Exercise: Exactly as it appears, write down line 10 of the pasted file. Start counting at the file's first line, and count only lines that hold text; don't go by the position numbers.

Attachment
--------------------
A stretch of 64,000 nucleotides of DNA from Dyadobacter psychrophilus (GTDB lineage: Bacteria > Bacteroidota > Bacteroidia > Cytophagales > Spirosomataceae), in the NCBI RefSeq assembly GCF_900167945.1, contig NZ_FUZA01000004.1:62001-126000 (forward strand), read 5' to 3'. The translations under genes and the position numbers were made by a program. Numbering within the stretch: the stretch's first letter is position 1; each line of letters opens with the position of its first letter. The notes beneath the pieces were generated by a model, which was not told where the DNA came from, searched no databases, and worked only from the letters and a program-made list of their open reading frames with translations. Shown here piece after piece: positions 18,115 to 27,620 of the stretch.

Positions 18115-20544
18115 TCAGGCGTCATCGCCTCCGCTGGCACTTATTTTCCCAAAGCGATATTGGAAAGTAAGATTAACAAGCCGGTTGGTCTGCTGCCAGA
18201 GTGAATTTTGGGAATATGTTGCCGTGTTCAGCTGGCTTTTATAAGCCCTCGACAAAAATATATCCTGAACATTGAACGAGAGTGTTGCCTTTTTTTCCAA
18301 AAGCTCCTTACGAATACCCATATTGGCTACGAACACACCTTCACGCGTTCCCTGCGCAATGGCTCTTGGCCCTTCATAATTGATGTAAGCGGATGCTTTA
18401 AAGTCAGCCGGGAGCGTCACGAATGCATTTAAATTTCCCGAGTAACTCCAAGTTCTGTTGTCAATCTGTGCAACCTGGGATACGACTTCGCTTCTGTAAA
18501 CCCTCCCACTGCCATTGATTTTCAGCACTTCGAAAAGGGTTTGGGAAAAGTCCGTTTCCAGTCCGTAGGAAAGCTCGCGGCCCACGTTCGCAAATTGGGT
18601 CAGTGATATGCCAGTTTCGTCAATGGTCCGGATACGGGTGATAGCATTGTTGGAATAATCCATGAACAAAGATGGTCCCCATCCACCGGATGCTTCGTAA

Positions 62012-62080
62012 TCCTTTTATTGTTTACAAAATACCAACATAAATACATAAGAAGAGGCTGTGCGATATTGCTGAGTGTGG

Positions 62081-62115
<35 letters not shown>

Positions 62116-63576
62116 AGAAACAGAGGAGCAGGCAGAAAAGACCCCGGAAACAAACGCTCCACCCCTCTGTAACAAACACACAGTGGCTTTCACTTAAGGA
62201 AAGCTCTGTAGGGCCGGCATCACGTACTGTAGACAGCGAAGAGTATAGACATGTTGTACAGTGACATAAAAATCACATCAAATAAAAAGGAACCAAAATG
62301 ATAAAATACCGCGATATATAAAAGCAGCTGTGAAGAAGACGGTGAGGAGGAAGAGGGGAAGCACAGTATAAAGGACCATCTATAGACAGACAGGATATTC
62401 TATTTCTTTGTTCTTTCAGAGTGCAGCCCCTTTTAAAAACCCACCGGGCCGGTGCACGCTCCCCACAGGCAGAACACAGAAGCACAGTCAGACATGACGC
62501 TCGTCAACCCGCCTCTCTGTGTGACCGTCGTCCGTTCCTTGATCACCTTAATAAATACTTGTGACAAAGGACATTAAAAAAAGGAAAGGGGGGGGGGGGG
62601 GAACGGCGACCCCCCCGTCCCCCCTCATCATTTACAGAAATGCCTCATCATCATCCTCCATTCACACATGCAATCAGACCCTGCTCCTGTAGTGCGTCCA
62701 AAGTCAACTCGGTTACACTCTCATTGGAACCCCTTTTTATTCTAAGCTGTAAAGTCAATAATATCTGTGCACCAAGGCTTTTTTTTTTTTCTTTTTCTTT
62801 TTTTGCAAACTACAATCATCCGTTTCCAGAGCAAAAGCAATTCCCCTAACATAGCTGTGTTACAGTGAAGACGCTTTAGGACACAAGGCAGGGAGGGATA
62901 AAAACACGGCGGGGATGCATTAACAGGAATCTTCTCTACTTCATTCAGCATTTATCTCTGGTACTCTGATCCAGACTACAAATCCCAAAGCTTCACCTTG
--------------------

62012 TCCTTTTATTGTTTACAAAATACCAACATAAATACATAAGAAGAGGCTGTGCGATATTGCTGAGTGTGG